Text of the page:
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Letter from John Alexander Lillington to Thomas Burke
Lillington, John Alexander, 1720s-1786
March 29, 1782
Volume 16, Pages 569-570

GEN. ALEX. LILLINGTON TO GOV. THOS. BURKE.

March 29th, ’82.

Dear Sir:

After Congratulating you on yr. safe return to yr. Administration, I sincerely wish that the remainder of yr. time may be more safe & Agreeable to yr. Excellency. I am, Sir, to Inform you that yr. letter Dt. Febry. 2nd did not come to hand until the 10th of this Instant, open. I immediately wrote to Mr. Hooper & sent him a Copy of the letter, but have not been favoured with a line from that Gentleman since yr. last fav. I received 13th Instant. Immediately, on receipt of it, I gave out the Necessary Orders to the different Colonels of the District, who had not gave in their Return of their Regiment & the Recpts. for the Men they had Dd. to the Continental Officers. You, Sir, will see what I have been able to Collect. What is not yet given in shall be sent as soon as I am able to obtain them. In respect to Troops being Posted here is what I recommended to Mr. Nash on the reduction of Charles Town—in my Opinion I think 300 foot, with 25 or 30 horsemen, Might be Sufficient to have a guard on the two Inlets, & to suppress the Tories & to prevent small Parties from landing; to have them posted at Brunswick will be Convenient for both, as the Tories are Chiefly Sentred on the South line. I have Inclosed a letter from Colonel Young with a Copy of a letter from Col. Leonard, one from Colo. Brown respecting the Tories. Immediately on the receipt of those letters I gave orders for Imbodying, by a Draft, 150 men in Duplin, Cumberland 150, Onslow 100, & shall be waiting orders; no affidavits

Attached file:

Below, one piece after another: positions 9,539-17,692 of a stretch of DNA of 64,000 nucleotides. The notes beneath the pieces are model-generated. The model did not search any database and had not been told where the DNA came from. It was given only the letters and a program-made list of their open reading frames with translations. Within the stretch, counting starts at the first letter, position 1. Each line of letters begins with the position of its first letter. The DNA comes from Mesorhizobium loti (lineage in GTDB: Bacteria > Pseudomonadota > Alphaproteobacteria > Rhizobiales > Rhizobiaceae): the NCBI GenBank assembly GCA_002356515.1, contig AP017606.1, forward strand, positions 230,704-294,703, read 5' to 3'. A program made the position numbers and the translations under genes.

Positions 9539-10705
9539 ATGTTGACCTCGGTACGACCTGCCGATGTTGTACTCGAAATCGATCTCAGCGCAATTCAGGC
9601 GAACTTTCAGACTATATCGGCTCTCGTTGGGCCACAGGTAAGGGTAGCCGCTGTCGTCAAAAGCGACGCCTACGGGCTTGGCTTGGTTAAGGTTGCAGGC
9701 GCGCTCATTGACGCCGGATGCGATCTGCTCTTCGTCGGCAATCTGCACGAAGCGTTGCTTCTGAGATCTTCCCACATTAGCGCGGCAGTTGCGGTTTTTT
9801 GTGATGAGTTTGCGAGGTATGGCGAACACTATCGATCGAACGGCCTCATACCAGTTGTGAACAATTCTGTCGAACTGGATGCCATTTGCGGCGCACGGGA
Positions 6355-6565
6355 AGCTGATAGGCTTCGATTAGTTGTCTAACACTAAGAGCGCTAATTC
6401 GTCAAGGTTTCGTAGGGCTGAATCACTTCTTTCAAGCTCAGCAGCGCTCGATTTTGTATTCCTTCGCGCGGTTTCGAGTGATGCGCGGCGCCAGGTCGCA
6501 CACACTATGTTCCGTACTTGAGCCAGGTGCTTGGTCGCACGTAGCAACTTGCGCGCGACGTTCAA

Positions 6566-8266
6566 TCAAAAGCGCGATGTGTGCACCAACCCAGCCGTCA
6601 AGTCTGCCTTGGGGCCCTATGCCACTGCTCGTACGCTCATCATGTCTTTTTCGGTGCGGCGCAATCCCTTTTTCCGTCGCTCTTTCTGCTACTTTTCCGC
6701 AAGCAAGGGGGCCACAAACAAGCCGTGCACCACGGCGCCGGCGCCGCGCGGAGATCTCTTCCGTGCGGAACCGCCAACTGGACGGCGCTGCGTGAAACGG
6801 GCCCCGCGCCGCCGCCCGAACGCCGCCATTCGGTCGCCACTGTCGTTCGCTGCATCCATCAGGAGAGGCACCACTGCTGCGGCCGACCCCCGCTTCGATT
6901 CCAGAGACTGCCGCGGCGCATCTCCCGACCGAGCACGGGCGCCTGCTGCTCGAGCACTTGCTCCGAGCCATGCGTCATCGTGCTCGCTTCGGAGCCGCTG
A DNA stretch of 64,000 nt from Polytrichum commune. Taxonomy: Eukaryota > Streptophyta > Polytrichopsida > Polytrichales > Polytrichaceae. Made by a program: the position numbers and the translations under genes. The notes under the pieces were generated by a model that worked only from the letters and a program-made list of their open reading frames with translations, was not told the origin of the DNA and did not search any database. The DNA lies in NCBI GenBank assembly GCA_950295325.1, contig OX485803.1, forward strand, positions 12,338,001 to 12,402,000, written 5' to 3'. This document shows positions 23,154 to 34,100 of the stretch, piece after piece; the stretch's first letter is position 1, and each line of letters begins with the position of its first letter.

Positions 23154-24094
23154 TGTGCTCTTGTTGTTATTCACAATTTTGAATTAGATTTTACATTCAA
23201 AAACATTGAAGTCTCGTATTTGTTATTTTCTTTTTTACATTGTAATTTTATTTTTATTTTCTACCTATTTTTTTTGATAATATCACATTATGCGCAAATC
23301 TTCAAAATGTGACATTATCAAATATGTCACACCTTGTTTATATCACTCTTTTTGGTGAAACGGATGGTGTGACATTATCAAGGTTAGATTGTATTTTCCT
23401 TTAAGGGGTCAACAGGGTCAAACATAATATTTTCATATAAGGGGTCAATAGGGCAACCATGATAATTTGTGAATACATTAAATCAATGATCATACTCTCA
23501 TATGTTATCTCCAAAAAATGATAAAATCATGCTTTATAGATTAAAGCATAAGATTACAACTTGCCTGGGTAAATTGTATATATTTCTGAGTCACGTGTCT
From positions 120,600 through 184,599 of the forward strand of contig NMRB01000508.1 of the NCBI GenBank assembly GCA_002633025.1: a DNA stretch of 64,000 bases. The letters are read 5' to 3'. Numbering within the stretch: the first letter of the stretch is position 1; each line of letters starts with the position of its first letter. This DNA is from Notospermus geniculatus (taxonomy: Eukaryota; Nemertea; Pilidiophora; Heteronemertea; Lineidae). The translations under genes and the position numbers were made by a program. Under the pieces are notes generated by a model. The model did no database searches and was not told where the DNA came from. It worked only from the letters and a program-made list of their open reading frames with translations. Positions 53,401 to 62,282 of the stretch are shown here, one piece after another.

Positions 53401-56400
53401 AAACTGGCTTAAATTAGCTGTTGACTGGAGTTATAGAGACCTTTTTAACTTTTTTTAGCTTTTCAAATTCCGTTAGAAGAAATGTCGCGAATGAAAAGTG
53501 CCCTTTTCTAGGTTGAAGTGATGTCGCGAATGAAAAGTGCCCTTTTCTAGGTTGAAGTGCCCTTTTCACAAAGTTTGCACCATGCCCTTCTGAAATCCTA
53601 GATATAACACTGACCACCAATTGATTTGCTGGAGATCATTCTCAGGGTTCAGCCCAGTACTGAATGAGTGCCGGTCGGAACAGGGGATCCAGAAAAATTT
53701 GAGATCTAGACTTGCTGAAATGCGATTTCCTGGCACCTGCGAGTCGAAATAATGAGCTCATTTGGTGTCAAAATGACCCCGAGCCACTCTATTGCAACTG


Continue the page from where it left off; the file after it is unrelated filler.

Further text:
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as yet against the Western Troops—one of Col. Young’s letters reports a Flag that is lately Arrived. I wish that point could be settled & that I could have yr. Orders respecting Flags for the future.

I am greatly Obliged to you, Sir, for yr. kind offer in respect to what I wrote Colo. Martin. I cannot help mentioning the injustice done the Officers by the Auditors in Settling their Accts., allowing no back rations. If they themselves cannot live under 20/ per Day, how is an Officer to live with only 4/ or 5/ per Day, wch. at 200 for one they get but one-fourth part of the sum? We are badly off for paper & Ink & powder—none to be had without Impressing, which I do not wish to do. Money, I have none, & not likely to get any, as the Auditors will not pass my Accts.

I Am, Sr.,
Wishing to hear from you Soon,
Yr. Excellency Most Obed.,
Hum. Servt.,
ALEX. LILLINGTON.